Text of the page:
The Institute for Molecular Medicine Finland (FIMM) together with its collaborators has compiled the Finnish Gene Atlas, which contains genome-wide gene marker data for more than 40,000 Finns. The first findings obtained with this collection, which is exceptionally extensive for Europe, pertain to determination of the origin of Finns.
Hundreds of thousands of gene markers make it possible to examine similarities in the genetic architecture of Finns and other European peoples. Use of the Atlas has revealed, for instance, that:
- Finns are unique on the genetic map of Europe; we differ considerably both from Central Europeans and from our neighbours to the east.
- Genetically, Finns have more in common with, for example, the Dutch or Russians living in the area of Murom, to the east of Moscow, than with our linguistic relations, the Hungarians; genetic closeness clearly follows geographic distance more closely than linguistic distance.
- Owing to our settlement history, the genetic differences among Finns are great on both the east/west and north/south axes; the greater the geographic distance is, the greater the genetic differences are. In comparing the Finnish dialect areas, the greatest genetic differences are found between Finns of Southwest Finland and inhabitants of Kuusamo in Northeast Finland.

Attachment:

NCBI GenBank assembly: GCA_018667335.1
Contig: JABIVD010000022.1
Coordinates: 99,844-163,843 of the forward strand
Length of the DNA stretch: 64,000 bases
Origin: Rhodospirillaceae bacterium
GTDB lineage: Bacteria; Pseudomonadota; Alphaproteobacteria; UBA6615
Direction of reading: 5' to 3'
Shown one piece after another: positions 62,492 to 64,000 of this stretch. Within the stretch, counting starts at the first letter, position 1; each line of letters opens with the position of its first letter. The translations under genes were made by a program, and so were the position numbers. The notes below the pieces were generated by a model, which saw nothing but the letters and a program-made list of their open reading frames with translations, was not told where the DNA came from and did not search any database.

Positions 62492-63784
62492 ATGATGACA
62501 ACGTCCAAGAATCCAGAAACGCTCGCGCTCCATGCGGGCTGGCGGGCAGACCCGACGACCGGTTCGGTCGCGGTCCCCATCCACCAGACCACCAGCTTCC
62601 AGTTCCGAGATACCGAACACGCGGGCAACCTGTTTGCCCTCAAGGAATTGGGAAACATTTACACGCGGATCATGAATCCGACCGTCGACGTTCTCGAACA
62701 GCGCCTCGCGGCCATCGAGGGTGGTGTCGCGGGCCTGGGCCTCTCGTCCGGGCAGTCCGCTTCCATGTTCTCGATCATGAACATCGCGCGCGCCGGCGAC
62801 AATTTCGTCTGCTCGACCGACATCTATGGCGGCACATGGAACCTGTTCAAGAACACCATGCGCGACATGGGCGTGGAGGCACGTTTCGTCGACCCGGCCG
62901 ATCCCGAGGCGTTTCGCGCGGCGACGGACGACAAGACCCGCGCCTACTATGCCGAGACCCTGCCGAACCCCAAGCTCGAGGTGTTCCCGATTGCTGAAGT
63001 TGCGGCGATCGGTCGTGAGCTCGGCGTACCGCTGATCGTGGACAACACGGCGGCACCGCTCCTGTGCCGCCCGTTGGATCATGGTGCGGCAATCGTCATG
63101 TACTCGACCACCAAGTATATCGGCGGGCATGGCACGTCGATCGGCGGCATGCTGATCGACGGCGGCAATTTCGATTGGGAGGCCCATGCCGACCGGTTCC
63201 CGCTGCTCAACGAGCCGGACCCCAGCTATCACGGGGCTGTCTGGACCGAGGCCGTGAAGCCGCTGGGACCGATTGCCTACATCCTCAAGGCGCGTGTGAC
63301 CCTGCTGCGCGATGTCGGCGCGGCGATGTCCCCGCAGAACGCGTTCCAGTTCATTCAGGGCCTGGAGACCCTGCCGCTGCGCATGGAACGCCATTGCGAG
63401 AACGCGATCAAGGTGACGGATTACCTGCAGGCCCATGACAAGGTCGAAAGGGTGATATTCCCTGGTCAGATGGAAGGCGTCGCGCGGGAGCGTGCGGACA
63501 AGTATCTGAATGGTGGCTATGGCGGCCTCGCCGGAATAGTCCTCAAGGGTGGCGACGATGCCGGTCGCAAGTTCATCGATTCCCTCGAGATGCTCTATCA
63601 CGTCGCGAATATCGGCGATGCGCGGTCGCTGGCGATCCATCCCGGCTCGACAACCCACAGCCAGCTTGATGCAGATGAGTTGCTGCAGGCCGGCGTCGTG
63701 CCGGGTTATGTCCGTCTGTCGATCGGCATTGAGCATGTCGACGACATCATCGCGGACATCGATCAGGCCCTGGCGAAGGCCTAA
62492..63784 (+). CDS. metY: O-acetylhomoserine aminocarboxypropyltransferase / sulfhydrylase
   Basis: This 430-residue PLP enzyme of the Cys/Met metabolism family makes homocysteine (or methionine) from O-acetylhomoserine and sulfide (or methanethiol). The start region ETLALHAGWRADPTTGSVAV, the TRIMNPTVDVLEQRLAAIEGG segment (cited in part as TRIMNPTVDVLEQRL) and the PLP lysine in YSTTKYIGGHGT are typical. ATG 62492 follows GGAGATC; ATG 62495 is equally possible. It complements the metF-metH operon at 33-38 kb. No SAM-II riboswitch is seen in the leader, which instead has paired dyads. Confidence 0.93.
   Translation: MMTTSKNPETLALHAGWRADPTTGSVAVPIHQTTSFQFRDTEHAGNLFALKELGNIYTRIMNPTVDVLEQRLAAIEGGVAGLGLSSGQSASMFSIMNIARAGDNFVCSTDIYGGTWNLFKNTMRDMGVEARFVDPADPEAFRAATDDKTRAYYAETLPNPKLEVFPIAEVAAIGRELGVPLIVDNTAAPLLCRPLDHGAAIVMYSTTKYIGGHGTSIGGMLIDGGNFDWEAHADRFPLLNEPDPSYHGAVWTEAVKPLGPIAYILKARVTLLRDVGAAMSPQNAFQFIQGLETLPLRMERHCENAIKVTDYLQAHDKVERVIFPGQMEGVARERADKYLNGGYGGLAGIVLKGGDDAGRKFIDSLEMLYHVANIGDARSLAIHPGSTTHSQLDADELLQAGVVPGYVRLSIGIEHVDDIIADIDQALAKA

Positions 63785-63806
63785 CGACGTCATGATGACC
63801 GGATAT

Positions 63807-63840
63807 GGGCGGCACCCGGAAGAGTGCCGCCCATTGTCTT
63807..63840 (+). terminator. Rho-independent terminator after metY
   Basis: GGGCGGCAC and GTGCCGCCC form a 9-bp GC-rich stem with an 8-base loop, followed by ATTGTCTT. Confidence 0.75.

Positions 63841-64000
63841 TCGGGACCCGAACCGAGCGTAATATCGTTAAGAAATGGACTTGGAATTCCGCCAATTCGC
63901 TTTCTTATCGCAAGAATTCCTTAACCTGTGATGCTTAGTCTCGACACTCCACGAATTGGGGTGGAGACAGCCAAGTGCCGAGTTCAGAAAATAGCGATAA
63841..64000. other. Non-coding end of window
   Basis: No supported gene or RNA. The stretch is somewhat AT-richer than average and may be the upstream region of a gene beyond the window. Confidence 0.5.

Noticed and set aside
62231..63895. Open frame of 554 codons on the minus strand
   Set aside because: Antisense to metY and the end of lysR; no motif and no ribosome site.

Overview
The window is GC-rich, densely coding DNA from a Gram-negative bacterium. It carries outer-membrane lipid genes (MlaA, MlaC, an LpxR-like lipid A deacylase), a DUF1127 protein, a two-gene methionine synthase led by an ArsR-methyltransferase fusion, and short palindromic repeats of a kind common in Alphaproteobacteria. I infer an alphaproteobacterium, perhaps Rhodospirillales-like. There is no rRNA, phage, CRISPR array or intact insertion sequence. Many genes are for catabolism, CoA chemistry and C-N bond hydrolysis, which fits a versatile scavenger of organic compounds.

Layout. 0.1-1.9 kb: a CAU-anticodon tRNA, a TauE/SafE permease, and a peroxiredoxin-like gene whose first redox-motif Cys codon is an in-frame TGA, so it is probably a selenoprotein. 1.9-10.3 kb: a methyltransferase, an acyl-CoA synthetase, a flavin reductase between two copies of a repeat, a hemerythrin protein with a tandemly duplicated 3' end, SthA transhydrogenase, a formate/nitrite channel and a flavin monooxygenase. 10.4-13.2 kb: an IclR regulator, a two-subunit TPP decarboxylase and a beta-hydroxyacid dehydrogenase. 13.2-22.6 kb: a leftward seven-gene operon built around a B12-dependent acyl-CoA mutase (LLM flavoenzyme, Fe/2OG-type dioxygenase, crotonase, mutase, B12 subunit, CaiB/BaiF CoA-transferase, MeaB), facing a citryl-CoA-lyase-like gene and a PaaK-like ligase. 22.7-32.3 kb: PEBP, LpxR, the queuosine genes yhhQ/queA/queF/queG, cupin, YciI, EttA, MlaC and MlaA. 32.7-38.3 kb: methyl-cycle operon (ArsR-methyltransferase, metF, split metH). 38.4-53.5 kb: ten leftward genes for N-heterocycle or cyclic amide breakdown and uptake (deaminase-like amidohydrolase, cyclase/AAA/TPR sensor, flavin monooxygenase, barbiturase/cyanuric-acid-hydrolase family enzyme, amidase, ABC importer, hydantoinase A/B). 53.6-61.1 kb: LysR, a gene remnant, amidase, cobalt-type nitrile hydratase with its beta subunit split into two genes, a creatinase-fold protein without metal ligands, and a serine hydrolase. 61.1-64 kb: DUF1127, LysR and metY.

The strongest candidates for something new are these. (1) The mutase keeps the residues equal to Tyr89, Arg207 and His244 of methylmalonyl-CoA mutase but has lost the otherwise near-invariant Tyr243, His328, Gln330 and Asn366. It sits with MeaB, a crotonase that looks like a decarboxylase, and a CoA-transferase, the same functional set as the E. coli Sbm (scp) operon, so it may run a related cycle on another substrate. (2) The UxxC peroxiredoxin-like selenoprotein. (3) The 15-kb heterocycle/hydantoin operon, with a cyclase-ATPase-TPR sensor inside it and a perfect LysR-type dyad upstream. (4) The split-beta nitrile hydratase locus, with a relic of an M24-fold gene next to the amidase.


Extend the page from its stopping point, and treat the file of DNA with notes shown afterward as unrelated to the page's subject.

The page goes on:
- The linguistic link between Swedish-speaking Finns living in coastal areas and Swedes is also reflected in the greater genetic closeness of these two groups in comparison with Finnish speakers.During 2010 the Finnish Gene Atlas will be supplemented with the first Finns whose whole genome will be fully sequenced.
March 24, 2010
On a per capita basis, I seem to have more Finnish readers than American ones. From a press release by the Institute for Molecular Medicine Finland: